federal government--was laid out in a series of essays or treatises collectively called the
Federalist Papers. The eighty-five essays appeared in one or more of the following four New York newspapers: 1) The New York Journal, edited by Thomas Greenleaf, 2) Independent Journal, edited by John McLean, 3) New York Advertiser, edited by Samuel and John Loudon, and 4) Daily Advertiser, edited by Francis Childs. Initially, they were intended to be a twenty essay response to the Antifederalist attacks on the Constitution that were flooding the New York newspapers right after the Constitution had been signed in Philadelphia on September 17, 1787.
The Cato letters started to appear on September 27, George Mason’s objections were in circulation and the Brutus essays were launched on October 18. The number of essays in The Federalist was extended in response to the relentless, and effective, Antifederalist criticism of the proposed Constitution.
The first 36 essays together were bundled, and they appeared in the newspapers between October 27, 1787 and January 8, 1788, and published them as Volume 1 on March 22, 1788. Essays 37 through 77 of The Federalist appeared between January 11, and April 2, 1788. On May 28, John McLean took Federalist 37-77, as well as the yet to be published Federalist 78-85, and issued them all as Volume 2 of The Federalist. Between June 14 and August 16, these eight remaining essays, Federalist 78-85, appeared in the Independent Journal and New York Packet.The author of Federalist Paper 51 is not known, though it was most likely James Madison or Alexander Hamilton. The author argues that the Constitution's federal system and separation of powers will protect the rights of the people.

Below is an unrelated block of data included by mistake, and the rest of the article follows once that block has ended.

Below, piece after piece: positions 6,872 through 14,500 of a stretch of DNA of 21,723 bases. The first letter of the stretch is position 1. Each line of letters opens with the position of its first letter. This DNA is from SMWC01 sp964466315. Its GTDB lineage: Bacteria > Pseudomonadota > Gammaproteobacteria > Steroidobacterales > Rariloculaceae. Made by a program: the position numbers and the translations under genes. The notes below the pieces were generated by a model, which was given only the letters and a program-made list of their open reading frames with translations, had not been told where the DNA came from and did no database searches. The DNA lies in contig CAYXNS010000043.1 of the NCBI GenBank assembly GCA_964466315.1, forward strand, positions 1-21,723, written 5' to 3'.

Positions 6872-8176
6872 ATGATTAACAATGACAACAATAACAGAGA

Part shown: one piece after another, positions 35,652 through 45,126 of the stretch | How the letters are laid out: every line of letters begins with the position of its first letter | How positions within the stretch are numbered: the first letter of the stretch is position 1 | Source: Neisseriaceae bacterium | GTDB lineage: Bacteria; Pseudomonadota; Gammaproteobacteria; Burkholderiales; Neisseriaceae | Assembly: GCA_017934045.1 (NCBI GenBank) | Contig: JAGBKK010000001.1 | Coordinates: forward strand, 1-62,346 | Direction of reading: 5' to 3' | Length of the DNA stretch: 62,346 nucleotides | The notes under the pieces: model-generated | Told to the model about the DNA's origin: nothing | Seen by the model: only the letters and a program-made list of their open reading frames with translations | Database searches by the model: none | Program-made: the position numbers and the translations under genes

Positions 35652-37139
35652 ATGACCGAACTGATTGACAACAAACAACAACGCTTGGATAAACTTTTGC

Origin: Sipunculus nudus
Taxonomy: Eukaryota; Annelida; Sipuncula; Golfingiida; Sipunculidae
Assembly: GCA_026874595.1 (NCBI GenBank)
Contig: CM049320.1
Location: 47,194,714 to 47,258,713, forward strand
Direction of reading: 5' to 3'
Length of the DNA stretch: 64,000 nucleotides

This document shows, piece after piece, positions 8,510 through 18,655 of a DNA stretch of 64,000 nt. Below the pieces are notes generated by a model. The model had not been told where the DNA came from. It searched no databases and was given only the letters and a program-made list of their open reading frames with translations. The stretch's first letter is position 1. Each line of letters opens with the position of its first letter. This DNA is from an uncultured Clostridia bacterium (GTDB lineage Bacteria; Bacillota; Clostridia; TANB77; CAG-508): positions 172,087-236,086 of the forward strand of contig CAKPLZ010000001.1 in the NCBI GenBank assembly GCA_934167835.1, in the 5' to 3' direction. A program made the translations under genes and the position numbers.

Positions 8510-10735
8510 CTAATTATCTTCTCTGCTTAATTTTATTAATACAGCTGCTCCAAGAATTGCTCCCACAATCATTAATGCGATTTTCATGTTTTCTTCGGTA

Read Federalist Paper #51. Then, in the comments section, respond to three of the following questions.
- How does the anonymous author reflect ideas of a republican form of government?
- Why is the author so concerned with the distribution of power between the parts of government?
- What "check and balances" does the author propose to keep the three powers of the government separate and distinct?
- How does the author advocate for protections or safeguards for the rights or liberties of the people?
- How does the separation of powers protect minority interests?
- Does the Constitution account for all of the possible interests in American society and protect them equally?